Wednesday, January 10, 2007

Lost in Translation

I thought Lost in Translation was an excellent film. The ending disappointed me though, as I do not like cliffhangers. In this movie, like the other 2 movies we have watched, there is ''love confusion.'' Both characters, Bob and Scarlett, seem to be suffering from bad relationships/bad marriages. Scarlett's husband is a photographer who seems to spend more time doing things with his work and his friends than with his wife; this is something that affects Scarlett negatively. Scarlett (before meeting Bob) really had no one to talk to about it. Her mother on the phone was barely willing to listen and she obviously never raised the subject with her husband either. This may have been out of fear of his reaction. Thus, she tends to take on a submissive role with men. When meeting Bob, she begins to experiment a little bit more with the other side of her life (as does Ada in The Piano and Alex in Laurel Canyon.)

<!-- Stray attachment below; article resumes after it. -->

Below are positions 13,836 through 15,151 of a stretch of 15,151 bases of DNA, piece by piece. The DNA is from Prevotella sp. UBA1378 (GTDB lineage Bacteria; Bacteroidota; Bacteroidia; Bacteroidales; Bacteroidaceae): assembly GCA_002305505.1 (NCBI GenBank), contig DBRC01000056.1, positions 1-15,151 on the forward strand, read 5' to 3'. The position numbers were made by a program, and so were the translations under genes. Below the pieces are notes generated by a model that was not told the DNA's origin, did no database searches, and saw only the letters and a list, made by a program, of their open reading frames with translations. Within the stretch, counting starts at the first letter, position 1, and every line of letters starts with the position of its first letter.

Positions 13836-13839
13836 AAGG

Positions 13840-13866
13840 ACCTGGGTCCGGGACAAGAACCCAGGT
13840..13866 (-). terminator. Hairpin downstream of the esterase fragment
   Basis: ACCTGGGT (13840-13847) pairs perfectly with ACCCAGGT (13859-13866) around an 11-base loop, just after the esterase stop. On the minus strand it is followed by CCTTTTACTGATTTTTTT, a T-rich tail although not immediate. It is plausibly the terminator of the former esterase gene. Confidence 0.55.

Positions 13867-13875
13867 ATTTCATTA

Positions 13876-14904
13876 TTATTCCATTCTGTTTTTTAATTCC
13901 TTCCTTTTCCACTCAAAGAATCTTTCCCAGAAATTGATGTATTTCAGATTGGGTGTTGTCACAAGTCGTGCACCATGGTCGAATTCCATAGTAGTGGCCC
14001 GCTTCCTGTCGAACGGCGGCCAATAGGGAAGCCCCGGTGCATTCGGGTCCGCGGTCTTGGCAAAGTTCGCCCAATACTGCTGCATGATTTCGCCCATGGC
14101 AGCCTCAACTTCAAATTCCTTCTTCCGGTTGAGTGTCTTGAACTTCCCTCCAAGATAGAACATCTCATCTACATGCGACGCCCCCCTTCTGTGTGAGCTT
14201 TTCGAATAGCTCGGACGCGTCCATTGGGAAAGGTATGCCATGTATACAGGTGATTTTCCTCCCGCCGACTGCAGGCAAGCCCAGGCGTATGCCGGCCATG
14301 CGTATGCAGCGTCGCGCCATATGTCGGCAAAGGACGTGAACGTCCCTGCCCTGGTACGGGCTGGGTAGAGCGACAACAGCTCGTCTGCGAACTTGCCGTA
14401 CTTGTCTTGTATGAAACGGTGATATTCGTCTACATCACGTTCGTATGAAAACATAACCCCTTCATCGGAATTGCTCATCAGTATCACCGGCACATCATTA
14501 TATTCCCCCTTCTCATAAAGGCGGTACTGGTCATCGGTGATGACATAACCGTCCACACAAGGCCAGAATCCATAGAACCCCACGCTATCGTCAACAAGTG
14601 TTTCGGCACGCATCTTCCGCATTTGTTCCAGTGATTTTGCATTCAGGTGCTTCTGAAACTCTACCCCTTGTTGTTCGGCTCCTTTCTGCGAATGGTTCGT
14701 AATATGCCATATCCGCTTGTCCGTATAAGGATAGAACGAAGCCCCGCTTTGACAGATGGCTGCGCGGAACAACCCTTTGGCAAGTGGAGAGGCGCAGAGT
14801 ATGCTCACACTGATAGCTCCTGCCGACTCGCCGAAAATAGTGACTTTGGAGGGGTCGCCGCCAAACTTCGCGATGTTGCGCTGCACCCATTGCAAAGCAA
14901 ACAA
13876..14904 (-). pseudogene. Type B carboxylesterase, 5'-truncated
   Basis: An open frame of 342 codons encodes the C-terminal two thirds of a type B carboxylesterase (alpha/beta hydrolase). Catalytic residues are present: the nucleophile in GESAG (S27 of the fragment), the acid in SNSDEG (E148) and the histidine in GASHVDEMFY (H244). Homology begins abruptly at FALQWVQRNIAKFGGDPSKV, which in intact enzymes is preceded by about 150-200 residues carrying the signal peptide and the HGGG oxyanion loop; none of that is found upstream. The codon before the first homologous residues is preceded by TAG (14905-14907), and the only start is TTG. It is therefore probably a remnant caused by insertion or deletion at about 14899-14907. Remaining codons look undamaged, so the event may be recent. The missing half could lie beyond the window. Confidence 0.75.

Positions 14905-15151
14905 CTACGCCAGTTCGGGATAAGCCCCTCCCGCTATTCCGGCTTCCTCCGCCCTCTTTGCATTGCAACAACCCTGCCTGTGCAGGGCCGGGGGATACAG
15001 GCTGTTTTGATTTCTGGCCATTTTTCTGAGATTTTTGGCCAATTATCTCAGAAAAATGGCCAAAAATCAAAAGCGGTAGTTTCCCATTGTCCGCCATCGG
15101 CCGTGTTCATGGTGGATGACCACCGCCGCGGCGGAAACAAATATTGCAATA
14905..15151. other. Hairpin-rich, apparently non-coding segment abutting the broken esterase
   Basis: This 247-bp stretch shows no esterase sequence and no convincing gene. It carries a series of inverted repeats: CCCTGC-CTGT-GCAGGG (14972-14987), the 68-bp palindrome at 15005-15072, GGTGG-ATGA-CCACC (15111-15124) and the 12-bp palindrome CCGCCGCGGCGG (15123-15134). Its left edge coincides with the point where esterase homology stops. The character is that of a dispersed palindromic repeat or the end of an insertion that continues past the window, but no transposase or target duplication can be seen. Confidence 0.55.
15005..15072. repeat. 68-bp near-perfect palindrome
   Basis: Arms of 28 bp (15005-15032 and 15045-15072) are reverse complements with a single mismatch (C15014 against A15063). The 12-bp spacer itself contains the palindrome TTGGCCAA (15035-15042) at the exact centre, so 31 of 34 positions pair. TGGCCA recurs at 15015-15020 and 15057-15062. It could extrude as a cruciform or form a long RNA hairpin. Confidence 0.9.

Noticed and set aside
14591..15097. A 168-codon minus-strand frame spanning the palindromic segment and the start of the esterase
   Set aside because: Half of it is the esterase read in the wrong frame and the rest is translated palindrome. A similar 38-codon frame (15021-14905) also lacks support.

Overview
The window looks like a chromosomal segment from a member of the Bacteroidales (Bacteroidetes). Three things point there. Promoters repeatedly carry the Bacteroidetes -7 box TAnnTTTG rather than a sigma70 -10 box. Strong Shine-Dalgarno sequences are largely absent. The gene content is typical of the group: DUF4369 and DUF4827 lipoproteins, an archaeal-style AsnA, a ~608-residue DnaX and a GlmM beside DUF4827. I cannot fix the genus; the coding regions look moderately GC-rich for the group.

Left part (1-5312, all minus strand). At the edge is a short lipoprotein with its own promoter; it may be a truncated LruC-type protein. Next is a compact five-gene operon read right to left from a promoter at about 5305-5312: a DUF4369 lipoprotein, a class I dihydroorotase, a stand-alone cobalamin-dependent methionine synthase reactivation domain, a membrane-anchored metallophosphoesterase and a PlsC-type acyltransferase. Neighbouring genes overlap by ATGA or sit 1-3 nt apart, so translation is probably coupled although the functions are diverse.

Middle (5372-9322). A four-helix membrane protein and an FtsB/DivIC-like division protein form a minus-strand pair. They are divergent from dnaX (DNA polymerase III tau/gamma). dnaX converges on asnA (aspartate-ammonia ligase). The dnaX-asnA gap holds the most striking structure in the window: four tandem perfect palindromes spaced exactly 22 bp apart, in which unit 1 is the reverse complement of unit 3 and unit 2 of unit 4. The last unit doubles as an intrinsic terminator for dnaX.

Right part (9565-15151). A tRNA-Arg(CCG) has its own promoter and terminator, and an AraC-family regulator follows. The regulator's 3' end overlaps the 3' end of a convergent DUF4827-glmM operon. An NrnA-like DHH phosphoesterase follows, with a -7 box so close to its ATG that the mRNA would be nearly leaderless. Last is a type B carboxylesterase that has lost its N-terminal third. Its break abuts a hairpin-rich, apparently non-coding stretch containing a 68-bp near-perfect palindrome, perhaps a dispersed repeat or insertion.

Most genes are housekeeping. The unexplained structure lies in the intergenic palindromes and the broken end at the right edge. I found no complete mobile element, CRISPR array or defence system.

Bob Harris is an old movie star who is doing a commercial in Tokyo. He also has love-life problems as it seems his marriage is falling apart (which is more than likely his fault, we get this hint in the beginning of the movie when he receives a note saying he forgot his sons birthday.) Bob also has no one to talk to about it, as he is in a foreign city with no real friends. He meets Scarlett and they both discover they have a common ground. Like Sam in Laurel Canyon, he begins to also experiment with a different part of his life.

Both of them eventually become good friends, and we as the audience may or may not have gotten the vibe that there was some romance going on (despite the age difference.) This is further reinforced by the kissing at the end of the movie.

Although we never really know for sure what happens, we can be sure that Bob probably whispered in Scarlett's ear his address or contact info for when she goes back to the states.


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